After weeks of wrangling, Gov. Andrew Cuomo and his Republican opponent, Marc Molinaro, have agreed to a televised debate at 7 p.m. Tuesday on CBS2 in New York City. But not everyone is satisfied.
The deal comes after the New York Post featured on its front page for two days in a row a digitally edited image of Cuomo in a chicken suit to illustrate what it said was the governor’s reluctance to agree to terms of a debate.
Besides Cuomo, Molinaro will be the only other candidate invited.
Molinaro said he wanted more than one debate, and he sought to focus on upstate New York and Long Island as well as New York City. Speaking on a conference call with reporters, Molinaro said as the underdog in the race, he’s taking what he can get for now.
“We are debating tomorrow,” said Molinaro, who asked the media to join him in calling for more debates around the state. “The governor would have to explain why he thinks other parts of the state aren’t important enough.”
A spokeswoman for Cuomo’s campaign turned the tables on Molinaro, saying it is the Republican candidate who has been reluctant to debate.
"After days of ducking the debate, we’re glad Marc Molinaro has finally agreed," said Dani Lever.
The other candidates in the race for governor are dismayed over not being included in the forum.
Independent candidate for governor and former Syracuse Mayor Stephanie Miner said a single downstate debate “hurts democracy.”
“Fundamental to our democracy is the idea that voters deserve to hear from you,” Miner said. “Andrew Cuomo is doing a disservice to this state by not allowing that to happen.”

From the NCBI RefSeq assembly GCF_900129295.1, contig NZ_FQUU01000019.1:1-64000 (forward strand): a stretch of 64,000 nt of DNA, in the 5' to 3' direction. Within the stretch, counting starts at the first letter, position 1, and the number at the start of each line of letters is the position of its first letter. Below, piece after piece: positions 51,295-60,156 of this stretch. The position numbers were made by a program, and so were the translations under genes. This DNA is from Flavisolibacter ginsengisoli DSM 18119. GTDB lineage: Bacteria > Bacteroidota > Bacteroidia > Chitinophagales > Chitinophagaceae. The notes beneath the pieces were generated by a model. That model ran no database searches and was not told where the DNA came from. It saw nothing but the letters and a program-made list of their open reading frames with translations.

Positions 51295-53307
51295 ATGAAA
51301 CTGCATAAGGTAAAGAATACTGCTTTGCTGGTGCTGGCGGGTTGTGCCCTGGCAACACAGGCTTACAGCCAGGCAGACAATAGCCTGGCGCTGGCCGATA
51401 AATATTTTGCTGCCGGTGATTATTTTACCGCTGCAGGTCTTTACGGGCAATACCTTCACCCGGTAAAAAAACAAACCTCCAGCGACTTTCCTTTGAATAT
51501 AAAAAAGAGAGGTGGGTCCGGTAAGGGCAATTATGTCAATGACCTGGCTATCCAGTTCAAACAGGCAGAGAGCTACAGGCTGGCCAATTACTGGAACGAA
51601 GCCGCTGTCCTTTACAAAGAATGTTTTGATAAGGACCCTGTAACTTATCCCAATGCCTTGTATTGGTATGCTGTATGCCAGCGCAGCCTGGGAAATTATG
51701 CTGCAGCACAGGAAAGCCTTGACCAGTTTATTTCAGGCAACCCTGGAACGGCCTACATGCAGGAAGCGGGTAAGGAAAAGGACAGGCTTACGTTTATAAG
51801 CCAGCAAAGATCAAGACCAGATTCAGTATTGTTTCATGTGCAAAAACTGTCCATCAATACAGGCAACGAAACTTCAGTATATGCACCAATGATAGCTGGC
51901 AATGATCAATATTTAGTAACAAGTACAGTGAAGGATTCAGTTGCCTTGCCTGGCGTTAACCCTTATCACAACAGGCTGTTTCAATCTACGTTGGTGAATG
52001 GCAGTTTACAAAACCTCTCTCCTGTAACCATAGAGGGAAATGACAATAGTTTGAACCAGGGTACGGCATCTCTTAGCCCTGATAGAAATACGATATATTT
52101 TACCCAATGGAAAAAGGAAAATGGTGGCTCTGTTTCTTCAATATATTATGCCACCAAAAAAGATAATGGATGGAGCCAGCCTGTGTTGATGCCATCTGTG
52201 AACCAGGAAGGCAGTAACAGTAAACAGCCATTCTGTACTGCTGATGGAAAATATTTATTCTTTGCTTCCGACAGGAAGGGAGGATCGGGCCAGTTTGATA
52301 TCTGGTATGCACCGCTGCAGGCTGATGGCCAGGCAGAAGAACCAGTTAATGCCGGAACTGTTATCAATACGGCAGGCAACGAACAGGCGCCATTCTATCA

Miner said incumbent governors in other states who, like Cuomo, are ahead in the polls, still have agreed to hold several debates with their opponents.
One other debate in the governor’s race is planned for Nov. 1 in Albany. It will be hosted by the League of Women Voters and The College of Saint Rose. The League’s Jennifer Wilson said Molinaro, Miner, Green Party candidate Howie Hawkins and Libertarian candidate Larry Sharpe have all accepted. So far, Cuomo has not said yes.
“We can’t force him to be there,” Wilson said. “But if he doesn’t come, we are going to honor those four candidates who will show up.”
Wilson said having just one debate between the two major party candidates is “unacceptable.”
“We really need to hear from all five candidates at the same time,” Wilson said, “so that voters can make an informed decision on Election Day.”
The Nov. 1 debate will be livestreamed on Facebook, Twitter and YouTube, as well as on the League’s and The College of Saint Rose’s websites.